On Sunday Nov. 17, I saw Kanye West and Kendrick Lamar perform at the TD Garden in Boston, Mass. and it was incredible. Anyone that knows me can attest to how much I love West and how quickly I come to his defense in regards to his music, behavior, Twitter rants, etc. I firmly believe that we, as humans, will look back in 20 to 30 years and realize how talented Yeezy really is.
And this concert further solidified that notion.
Lamar’s set was very much what I expected, him on the stage, getting the crowd involved, thanking everyone for being there and just showing an overall sincerity regarding his gratitude for the patrons and passion for what he does. It was very entertaining.
It took about 30 minutes for everything to get set up after Lamar finished his set, which annoyed me at first. It’s not like there was a band with drums and amps to set up. What was the holdup?
A mountain. A mountain was the holdup. Part of West’s stage was a mountain that he used throughout the whole show. It became a volcano at one point and was split in half. At this moment, I knew I was in for something special.
The lights went down and West’s entrance music came on. Instant chills took over – which would happen multiple times over the course of the two-and-a-half hour set.
A group of cloaked women came out and stood in two lines with pantyhose-like material over their faces. They just stood there. They weren’t dancers. Then West came out and they turned around and left.
He played three consecutive songs off his latest record Yeezus before taking a break. At this point, the women came back in flesh-colored suits – in a pattern I’m confident West designed – and different masks. I’m not sure if what happened next was scripted, but I really hope it wasn’t. West went up to two of them and adjusted the way they were facing. He made them turn maybe three inches to the left or right, nothing that seemed scripted. It was completely believable to think he was unsatisfied with the way these two girls were facing, no matter how insignificant to the crowd.
The show only progressed deeper into the realm of weird and fascinating West creations. There were five segments that divided the concert – fighting, rising, falling, searching and finding. An unknown, angelic female voice introduced the segments. She read the definition of each word before the show continued. Beyond the cloaked and masked women, there were appearances by a terrifying wolf-monkey-demon thing that crawled around the mountain during “Hold My Liquor” and a Jesus Christ lookalike.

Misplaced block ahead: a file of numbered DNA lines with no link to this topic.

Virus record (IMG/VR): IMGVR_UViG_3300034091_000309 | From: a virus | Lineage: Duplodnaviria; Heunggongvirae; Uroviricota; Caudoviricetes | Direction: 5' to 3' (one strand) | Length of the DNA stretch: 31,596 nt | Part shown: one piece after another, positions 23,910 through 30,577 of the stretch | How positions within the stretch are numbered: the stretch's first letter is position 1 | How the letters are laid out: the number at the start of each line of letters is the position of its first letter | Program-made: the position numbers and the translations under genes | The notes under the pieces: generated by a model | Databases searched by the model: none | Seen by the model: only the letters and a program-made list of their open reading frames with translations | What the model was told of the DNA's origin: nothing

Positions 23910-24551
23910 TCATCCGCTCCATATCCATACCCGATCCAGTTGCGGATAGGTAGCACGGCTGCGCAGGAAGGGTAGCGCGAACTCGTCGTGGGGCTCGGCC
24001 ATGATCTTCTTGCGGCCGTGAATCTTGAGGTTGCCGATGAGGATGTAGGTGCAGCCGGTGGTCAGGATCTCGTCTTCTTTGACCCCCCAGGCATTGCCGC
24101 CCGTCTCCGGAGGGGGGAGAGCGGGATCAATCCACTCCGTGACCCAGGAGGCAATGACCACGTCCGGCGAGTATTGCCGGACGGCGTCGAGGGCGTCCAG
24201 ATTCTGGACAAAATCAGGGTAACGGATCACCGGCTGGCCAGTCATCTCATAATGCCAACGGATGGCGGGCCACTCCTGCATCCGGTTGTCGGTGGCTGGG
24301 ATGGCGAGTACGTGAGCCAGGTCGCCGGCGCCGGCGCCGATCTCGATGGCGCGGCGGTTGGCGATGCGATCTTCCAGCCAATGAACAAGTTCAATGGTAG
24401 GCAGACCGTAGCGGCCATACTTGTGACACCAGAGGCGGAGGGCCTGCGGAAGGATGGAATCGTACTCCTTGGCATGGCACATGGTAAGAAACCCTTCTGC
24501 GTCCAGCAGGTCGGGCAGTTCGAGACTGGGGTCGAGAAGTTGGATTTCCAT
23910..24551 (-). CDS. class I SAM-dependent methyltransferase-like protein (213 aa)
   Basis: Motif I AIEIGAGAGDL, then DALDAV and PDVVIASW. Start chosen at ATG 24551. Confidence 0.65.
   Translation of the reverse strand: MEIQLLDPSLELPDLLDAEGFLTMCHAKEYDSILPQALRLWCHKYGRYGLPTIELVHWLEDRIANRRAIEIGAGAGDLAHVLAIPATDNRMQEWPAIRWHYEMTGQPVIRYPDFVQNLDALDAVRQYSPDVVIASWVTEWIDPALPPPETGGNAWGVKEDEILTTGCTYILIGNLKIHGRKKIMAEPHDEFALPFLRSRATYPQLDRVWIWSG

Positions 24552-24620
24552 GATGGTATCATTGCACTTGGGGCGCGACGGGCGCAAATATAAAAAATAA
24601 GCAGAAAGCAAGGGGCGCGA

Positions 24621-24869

When he came out, West simply said, “Oh white Jesus!” Then the savior – Jesus, not West – turned around and left. Just Kanye being Kanye.
At the end of “Runaway,” West went on a heavily scripted semi-singing rant. It was a soliloquy about why he does what he does. Why he is obnoxious to people, why he behaves the way he does, why he thinks he’s the best – he does have a song titled “I Am a God”. In no way was it an apology.
To a similar effect, West never truly acknowledged the crowd, as Lamar did. He showed no gratitude for everyone being there, never thanked the crowd and never even said “Boston.”
West is out for himself. Not in a selfish or vain manner, but just for his own entertainment. Anyone that listens or watches is just extra gravy. With his latest album Yeezus, he has said he is not trying to sell records or get on the radio, and this show was very much to that mindset.
The Yeezus Tour show was not a concert. It was a spectacle. It was an experience. Like West’s last two albums, there was no single part better than another; it was cohesive, and without each piece, the beauty is lost.
I am unabashedly and madly a fan of whatever West does. I have always said he could write country music and I would love it. Not just because he would have written it but also because it would be the best country album ever. This show does not change any of that at all.
Mark my words; in two decades from now, people will remember West for his genius. And to everyone attending the Yeezus Tour, it will be the most apparent.